- The Washington Times - Wednesday, April 23, 2008

You’ve got to hand it to animal rights activists and ecologists. Once they find a target, they don’t give up easily.

When the Defenders of Wildlife and the National Audubon Society figured that Outer Banks, N.C., surf fishermen and their beach buggies might harm nesting sites of the piping plover and other birds, they brought a suit against the National Park Service and the Fish & Wildlife Service over the Interim Protected Species Management Plan, which was to set standards for off-road vehicle (ORV) use and species management. Everything came to a screeching halt — for a while.

It was all about where a surf fishing vehicle could drive and the fear that the fat-wheeled ORVs might run over the nests of bird species even though they never nest where the ORVs drive. The birds always are farther up in the sand dunes, a good distance away from the hard, packed sand used by beach vehicles.

But when a bird lover worries, they want to stop everything. First get an environmental impact statement but most of all keep those “rough” surf anglers away from the beach.

The plaintiffs asked U.S. District Court Judge Terrence W. Boyle in Raleigh to grant a temporary injunction until the suit is settled to prohibit ORV use on six popular areas of the Outer Banks: the Bodie Island spit, Cape Point and parts of the South Beach, Hatteras Inlet and the north and south points of Ocracoke Island.

The judge allowed the Cape Hatteras Access Preservation Alliance to become defendant/intervenors in the lawsuit to make sure the user groups — surf fishermen — were represented.

A settlement was reached. However, it settled nothing.

Management of seashore resources will be in the hands of Judge Boyle and the special-interest groups that negotiated the terms of the settlement without input from anyone in the outside world. Until a long-term ORV use regulation is established — perhaps in three years — the National Park Service will enforce the terms of the settlement.

Until then, buffer zones to protect piping plover nests have been established that certainly will keep vehicles away, even pedestrian traffic. The judge can modify the buffer zones, but the ORV user groups aren’t the least bit happy about the settlement. The question is: Why then did they settle, and why wasn’t the general public included in some type of special hearings?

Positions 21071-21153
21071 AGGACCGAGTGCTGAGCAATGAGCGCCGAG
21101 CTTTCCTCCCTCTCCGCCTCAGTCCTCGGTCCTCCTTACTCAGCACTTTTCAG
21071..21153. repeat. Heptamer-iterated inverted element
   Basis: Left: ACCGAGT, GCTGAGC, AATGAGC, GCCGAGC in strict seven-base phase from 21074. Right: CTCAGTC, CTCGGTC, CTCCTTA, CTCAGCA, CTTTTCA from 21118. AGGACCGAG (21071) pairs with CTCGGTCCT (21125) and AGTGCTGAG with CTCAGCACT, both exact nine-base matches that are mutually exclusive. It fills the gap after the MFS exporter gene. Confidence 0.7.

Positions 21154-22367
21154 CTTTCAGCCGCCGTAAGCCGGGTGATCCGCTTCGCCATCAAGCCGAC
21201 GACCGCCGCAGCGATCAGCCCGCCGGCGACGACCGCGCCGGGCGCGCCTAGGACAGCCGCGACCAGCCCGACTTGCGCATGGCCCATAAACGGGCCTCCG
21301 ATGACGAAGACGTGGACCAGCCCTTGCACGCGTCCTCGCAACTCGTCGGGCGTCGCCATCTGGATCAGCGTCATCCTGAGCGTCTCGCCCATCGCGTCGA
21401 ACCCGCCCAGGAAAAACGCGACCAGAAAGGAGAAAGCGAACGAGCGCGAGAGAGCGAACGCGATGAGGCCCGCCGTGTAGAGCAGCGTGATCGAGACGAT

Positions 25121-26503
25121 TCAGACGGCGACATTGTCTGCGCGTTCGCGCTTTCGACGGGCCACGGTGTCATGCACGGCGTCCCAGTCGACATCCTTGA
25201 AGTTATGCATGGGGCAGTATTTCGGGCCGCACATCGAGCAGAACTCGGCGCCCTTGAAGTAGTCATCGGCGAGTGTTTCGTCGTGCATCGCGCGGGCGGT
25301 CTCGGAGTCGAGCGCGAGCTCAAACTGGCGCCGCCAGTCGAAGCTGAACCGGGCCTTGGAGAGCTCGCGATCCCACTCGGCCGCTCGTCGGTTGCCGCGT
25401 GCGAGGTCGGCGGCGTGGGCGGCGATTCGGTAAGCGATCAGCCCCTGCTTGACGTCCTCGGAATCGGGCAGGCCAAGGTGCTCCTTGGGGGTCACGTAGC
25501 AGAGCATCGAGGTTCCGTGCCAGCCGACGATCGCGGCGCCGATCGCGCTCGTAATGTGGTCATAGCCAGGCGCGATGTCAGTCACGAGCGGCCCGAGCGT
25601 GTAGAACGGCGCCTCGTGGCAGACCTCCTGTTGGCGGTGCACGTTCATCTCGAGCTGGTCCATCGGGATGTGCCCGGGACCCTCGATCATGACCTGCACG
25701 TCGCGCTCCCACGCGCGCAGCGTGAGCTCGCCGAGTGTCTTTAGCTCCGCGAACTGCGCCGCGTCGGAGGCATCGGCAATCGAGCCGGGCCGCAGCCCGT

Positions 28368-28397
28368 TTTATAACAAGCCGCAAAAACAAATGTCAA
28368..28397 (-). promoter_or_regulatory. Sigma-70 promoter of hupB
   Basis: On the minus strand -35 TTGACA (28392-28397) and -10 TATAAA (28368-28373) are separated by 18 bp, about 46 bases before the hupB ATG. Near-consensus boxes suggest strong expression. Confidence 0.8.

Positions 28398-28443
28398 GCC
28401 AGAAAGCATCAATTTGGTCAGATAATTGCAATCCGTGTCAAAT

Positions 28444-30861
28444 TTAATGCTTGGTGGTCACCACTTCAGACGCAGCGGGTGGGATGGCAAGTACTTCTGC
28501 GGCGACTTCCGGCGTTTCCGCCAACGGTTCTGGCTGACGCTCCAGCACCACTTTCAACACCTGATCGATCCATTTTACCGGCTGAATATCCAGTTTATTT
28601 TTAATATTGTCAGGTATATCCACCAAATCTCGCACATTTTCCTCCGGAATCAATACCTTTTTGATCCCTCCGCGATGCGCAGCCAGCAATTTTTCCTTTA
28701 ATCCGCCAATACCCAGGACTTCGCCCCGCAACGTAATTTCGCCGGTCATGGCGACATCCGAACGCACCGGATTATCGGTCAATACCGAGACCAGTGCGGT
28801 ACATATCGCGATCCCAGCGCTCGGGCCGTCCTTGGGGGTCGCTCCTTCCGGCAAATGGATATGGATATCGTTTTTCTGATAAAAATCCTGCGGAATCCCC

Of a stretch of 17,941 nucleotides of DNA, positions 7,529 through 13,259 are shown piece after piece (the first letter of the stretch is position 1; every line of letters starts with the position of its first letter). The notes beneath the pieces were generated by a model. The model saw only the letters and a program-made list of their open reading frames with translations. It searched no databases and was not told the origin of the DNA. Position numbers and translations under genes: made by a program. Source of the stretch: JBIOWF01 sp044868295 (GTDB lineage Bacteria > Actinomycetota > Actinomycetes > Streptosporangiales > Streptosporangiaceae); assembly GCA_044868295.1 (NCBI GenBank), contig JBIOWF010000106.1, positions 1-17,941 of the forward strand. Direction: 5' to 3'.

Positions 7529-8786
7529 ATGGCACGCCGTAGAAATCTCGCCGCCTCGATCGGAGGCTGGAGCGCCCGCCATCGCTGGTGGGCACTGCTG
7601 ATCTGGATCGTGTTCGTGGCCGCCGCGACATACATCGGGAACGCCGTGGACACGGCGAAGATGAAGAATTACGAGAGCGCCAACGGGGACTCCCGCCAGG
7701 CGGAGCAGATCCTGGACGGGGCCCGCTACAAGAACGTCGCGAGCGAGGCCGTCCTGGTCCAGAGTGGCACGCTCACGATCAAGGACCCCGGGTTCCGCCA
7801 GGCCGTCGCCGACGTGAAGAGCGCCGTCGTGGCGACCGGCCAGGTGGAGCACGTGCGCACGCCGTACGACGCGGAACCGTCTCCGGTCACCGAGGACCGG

Riverkeeper visits smallmouth club — Jeff Kelble, the Shenandoah Riverkeeper, will be the special guest at the Potomac River Smallmouth Club meeting April 30 at 7:30 p.m. at Vienna Fire Station.

Kelble, a former fishing guide and officer of the smallmouth club, will talk about the Shenandoah’s bass fishing, where to go and what to expect. The public is invited. For additional information, contact [email protected]

Maryland Fishing Challenge A tourism promotion effort known as the 2008 Maryland Fishing Challenge, which features a tagged rockfish known as Diamond Jim, is under way.

More than 60 species of fish are eligible for prizes that include up to $25,000 in cash awards from Boater”s World; a pickup truck from Central Atlantic Toyota; a boat, motor and trailer from Bass Pro Shops; prizes from the Outdoor Center in Oakland and a $5,000 diamond from Smyth Jewelers.

Any angler who catches a citation award-qualifying fish will be eligible to win one of several grand prizes. Beginning in early June the hunt for Diamond Jim starts.

Among the fish that are eligible for prizes are large- and smallmouth bass, trout, walleye, muskie and panfish in freshwater; striped bass, bluefish, drum, sea trout and perch in the Chesapeake Bay; and tuna, marlin, flounder, kingfish and sea bass in the Atlantic. The contest runs through Sept. 1. For details, go to www.dnr.maryland.gov/fishingchallenge.

c Look for Gene Mueller’s Outdoors column Sunday and Wednesday and his Fishing Report on Thursday, only in The Washington Times. E-mail: gmueller@washingtontimes.com.


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